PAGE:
Sehwag for me epitomizes cricket in its pre-baptised form. Before the coaches told you that bat and pad go together, front foot should move in accordance to the line of the ball and before you were ever told that it was necessary to get your eye in before you go after the bowlers.
Sehwag like millions of young aspiring cricketers in India started hitting the ball the only way we like to see it, in the ‘highlights package’ mode. Playing in the local park, one only had time for 5-7 over matches with about 5 batsmen waiting to have a go at the bowlers of the opposition. In those few overs if you wasted more than 3 balls trying to get that front foot in place, that bat and pad together and getting your eye in, you were kindly asked to commit proverbial suicide by knocking off the bails with your bat the next ball so that someone else could have a go.
Somewhere in those gullies of Najafgarh, Viru perhaps decoded cricket in a manner that no one else had ever done before. I present to you my view of the decoding.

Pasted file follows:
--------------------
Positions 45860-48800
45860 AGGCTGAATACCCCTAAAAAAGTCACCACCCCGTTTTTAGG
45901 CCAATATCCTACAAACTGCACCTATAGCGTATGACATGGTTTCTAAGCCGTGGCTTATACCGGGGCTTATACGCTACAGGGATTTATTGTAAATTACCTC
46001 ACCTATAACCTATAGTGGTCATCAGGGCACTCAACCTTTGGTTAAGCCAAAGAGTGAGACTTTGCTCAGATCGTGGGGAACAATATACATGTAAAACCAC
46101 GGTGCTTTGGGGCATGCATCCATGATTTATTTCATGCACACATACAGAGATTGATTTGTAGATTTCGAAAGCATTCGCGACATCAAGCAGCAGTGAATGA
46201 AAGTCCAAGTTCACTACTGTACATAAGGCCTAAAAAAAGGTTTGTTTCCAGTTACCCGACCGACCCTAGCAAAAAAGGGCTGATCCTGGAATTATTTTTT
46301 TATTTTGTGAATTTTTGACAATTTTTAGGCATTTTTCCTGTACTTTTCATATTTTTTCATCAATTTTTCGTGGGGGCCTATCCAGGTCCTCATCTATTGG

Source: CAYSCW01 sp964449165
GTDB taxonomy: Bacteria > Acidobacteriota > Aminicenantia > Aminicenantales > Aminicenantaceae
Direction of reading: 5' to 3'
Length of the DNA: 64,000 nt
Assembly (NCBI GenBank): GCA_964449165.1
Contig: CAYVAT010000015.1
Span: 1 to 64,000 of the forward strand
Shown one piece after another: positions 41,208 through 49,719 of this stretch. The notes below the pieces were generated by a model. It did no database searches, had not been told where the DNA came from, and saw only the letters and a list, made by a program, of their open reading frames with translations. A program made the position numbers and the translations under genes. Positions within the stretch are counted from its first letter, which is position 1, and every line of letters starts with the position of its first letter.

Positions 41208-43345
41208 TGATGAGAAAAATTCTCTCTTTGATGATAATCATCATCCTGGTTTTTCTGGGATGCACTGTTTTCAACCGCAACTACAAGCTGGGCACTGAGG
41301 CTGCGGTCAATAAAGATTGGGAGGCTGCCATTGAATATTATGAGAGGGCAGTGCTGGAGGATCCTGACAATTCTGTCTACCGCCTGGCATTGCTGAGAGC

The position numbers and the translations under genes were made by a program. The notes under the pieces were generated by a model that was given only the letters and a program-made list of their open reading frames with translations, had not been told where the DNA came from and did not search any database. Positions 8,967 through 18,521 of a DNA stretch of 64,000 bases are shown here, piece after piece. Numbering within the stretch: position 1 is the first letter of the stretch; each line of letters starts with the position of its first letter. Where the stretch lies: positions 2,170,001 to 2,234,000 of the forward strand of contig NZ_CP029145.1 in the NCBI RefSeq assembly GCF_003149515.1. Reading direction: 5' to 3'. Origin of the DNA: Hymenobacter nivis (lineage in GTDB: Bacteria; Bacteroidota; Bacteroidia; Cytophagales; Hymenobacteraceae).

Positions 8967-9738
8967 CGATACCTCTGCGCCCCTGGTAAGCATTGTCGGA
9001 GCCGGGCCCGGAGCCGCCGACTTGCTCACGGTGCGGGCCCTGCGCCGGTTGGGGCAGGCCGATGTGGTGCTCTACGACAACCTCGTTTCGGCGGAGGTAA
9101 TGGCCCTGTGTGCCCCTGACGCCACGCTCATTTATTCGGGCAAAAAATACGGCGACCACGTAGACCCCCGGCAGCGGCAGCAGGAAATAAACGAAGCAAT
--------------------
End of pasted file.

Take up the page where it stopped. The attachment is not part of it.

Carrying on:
Introspective Viru thus posed with the challenge of understanding cricket and his role in the game, asks himself some questions:
Q: What is the aim of a batsman?
A: To score runs.
Q: How do you score runs?
A: Connecting ball to bat and then either running between the wickets or ensuring the ball crosses the boundary.
Q: But I need to score those runs fast don’t I?
A: Yes, so let’s stick to hitting boundaries, can save up on the energy of running between wickets.
Q: What does one need to do to hit a lot of boundaries?
A: Hit the bad balls hard and rattle the bowler.
Q: What if the bowler is having a good day?
A: Ok, scratch previous answer, we now hit all balls hard.
Q: What’s this footwork commentators on TV keep talking about?
A: Must be for when you charge down the track to hit the spinners.
This attitude of his has helped him develop the confidence to go about his business with a single minded focus unabashedly (or rather, very bash-edly :P).
It’s not for nothing that he’s one of the most dangerous openers the world of cricket has ever seen and the only batsman to reach his 300 with a six and that too his very first.